As you can imagine, these differences have caused us to have a complicated and sometimes difficult relationship over the years. It's only since becoming a parent, and now a parent to three little ones, just like she had, that I can finally begin to understand life through her lens.
My mom grew up in an Irish catholic family. The epitome of a middle child with five older siblings and five younger siblings. As one of eleven, she and her brothers and sisters had the bare minimum growing up. A room she shared with various siblings, two outfits to call her own (worn in rotation), one pair of shoes and just enough food on the table to get by. Life was hard, she felt invisible. Wanting desperately to begin her own life, she married young, (too young) she never got to go to college, had her first baby at age twenty and two more in quick succession. She was twenty five and had been working half her life already. At twenty six she was divorced and the single mom of three. From then on she did everything on her own, working two jobs and had no help at home. She did not remarry until I was well into adulthood with a husband of my own.
When you are a kid you don't see the whole picture. Where I was always disappointed that she never volunteered for school field trips or took me out on mother daughter dates I didn't understand then that it's not because she didn't want to. It was because she couldn't afford to miss work or hire a babysitter. When I wondered why she never seemed to want to go do anything fun, it's because she was too busy worrying about if she had enough money to pay this month's bills and keep us off public assistance (though we certainly would have qualified for it). Maybe things would have been easier if she would have gotten help through the welfare system. Maybe she would have had more time to play with us kids and been less stressed and had more fun. But in her mind accepting public assistance would have meant she was a failure (it wouldn't have). She thought she was doing the right thing by doing it all on her own. Even though it meant working two jobs and spending less time with us, she never asked for help.
I ask for help all the time. When Josh has to go out of town for a week I feel like I'm going to drown in the responsibilities of parenting on my own. I lean on our siblings for babysitting, my mom for picking up Wes from school, Josh for doing half the household chores, half the cooking, half the baths and bedtime stories. And you know what? I'm still dead tired at the end of the day. HOW did she do it? How did she get up, get three kids off to school, work all day, come home, cook dinner, keep the house clean, help us with homework, do the laundry, give us baths, cut our fingernails, brush our teeth, get us to sleep and THEN sit down at her typewriter to start her second job doing medical transcription from home. No wonder she didn't feel like playing with dolls or taking us to the park. No wonder she sometimes yelled and sometimes cried and definitely slept a whole lot less than she probably wanted to. No wonder she didn't think to paint my nails or read me Anne of Green Gables. She was in survival mode for most of my childhood. The whole time I was feeling sorry for myself did I ever think to stop and wonder what it was like for her? Where was her fun? If I was in her position I would have fallen to pieces long ago.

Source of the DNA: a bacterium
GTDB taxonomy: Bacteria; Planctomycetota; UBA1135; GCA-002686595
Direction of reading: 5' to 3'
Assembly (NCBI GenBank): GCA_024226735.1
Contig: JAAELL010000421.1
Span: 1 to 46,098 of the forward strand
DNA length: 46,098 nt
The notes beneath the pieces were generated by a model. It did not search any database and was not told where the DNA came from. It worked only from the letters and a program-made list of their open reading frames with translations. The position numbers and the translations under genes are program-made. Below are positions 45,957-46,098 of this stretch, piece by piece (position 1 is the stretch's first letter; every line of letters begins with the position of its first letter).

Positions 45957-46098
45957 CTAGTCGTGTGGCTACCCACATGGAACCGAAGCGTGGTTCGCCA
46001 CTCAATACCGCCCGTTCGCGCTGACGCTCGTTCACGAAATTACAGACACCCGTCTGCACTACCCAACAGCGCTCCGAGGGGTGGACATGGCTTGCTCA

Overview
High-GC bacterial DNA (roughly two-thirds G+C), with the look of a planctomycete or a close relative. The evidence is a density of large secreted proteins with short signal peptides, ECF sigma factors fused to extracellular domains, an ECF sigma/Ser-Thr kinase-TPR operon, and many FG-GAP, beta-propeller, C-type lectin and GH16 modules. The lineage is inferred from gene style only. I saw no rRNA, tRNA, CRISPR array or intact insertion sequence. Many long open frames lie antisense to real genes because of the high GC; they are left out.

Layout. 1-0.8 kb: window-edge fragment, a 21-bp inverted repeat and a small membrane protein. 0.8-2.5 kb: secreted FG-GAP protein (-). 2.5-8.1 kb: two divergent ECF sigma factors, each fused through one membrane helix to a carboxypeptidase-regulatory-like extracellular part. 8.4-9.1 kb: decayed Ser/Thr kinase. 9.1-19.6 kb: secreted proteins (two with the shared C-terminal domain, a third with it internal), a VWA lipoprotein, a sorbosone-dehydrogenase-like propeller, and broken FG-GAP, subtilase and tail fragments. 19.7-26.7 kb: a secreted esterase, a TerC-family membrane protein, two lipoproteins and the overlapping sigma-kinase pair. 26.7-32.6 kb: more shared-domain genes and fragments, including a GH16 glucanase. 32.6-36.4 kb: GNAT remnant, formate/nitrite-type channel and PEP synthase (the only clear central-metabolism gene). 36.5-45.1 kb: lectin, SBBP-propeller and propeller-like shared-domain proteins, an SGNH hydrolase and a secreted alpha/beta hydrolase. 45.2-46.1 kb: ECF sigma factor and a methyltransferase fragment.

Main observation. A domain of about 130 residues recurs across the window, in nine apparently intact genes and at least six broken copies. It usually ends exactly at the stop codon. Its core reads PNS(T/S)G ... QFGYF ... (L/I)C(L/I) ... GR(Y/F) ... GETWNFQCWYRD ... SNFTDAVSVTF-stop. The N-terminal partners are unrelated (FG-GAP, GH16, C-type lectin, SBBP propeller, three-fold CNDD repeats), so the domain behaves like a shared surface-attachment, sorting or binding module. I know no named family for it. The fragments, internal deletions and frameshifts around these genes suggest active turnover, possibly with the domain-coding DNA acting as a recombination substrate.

Now when I look back at my childhood I can see all that she DID do. Though the small trips we did take to the local pool or SeaWorld might not have seemed like much then, looking back on it now the fact that she pulled off those outings on her own and in her financial situation they seem damn near miraculous. The fact that she never once asked for or expected a single cent of help from the government or her family tells me just how hard she was working to keep the lights on and clothes on our backs. I had more than two outfits. I had plenty of shoes. We even had snacks and soda, plenty of toys under the tree Christmas morning and probably countless other luxuries she could only dream of having as a kid. The fact that she told us she loved us every single day, the fact that she still managed to bake us cookies and throw us birthday parties. She was providing more for us than her parents were ever able to provide for her. She was doing her very best with what she had and she still is.
So today I wanted to tell you, mom. I see you. You are not invisible. Everything you did, it did not go unnoticed. It is not unappreciated. You did everything you could. You did more than enough. You did more than anyone should have to.
Thank you. I love you and I see you.
Happy Mother's Day.